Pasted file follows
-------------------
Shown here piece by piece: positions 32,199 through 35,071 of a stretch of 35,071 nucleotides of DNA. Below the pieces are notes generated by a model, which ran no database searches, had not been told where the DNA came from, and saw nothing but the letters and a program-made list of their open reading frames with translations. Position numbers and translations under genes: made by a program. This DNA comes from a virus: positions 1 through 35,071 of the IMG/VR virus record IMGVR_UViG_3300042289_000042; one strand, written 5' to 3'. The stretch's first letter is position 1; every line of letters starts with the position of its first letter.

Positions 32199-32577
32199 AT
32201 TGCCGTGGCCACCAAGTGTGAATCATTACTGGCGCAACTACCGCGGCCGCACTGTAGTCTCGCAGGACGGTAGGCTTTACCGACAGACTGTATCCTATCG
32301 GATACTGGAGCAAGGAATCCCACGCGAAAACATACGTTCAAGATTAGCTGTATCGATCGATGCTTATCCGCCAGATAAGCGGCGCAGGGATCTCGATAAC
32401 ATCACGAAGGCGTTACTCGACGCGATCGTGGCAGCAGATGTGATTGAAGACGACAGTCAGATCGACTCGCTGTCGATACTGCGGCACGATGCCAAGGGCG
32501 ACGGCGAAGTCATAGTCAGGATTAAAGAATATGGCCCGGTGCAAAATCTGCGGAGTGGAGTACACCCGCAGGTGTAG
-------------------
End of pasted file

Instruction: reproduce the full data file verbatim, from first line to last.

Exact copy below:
Shown here piece by piece: positions 32,199 through 35,071 of a stretch of 35,071 nucleotides of DNA. Below the pieces are notes generated by a model, which ran no database searches, had not been told where the DNA came from, and saw nothing but the letters and a program-made list of their open reading frames with translations. Position numbers and translations under genes: made by a program. This DNA comes from a virus: positions 1 through 35,071 of the IMG/VR virus record IMGVR_UViG_3300042289_000042; one strand, written 5' to 3'. The stretch's first letter is position 1; every line of letters starts with the position of its first letter.

Positions 32199-32577
32199 AT
32201 TGCCGTGGCCACCAAGTGTGAATCATTACTGGCGCAACTACCGCGGCCGCACTGTAGTCTCGCAGGACGGTAGGCTTTACCGACAGACTGTATCCTATCG
32301 GATACTGGAGCAAGGAATCCCACGCGAAAACATACGTTCAAGATTAGCTGTATCGATCGATGCTTATCCGCCAGATAAGCGGCGCAGGGATCTCGATAAC
32401 ATCACGAAGGCGTTACTCGACGCGATCGTGGCAGCAGATGTGATTGAAGACGACAGTCAGATCGACTCGCTGTCGATACTGCGGCACGATGCCAAGGGCG
32501 ACGGCGAAGTCATAGTCAGGATTAAAGAATATGGCCCGGTGCAAAATCTGCGGAGTGGAGTACACCCGCAGGTGTAG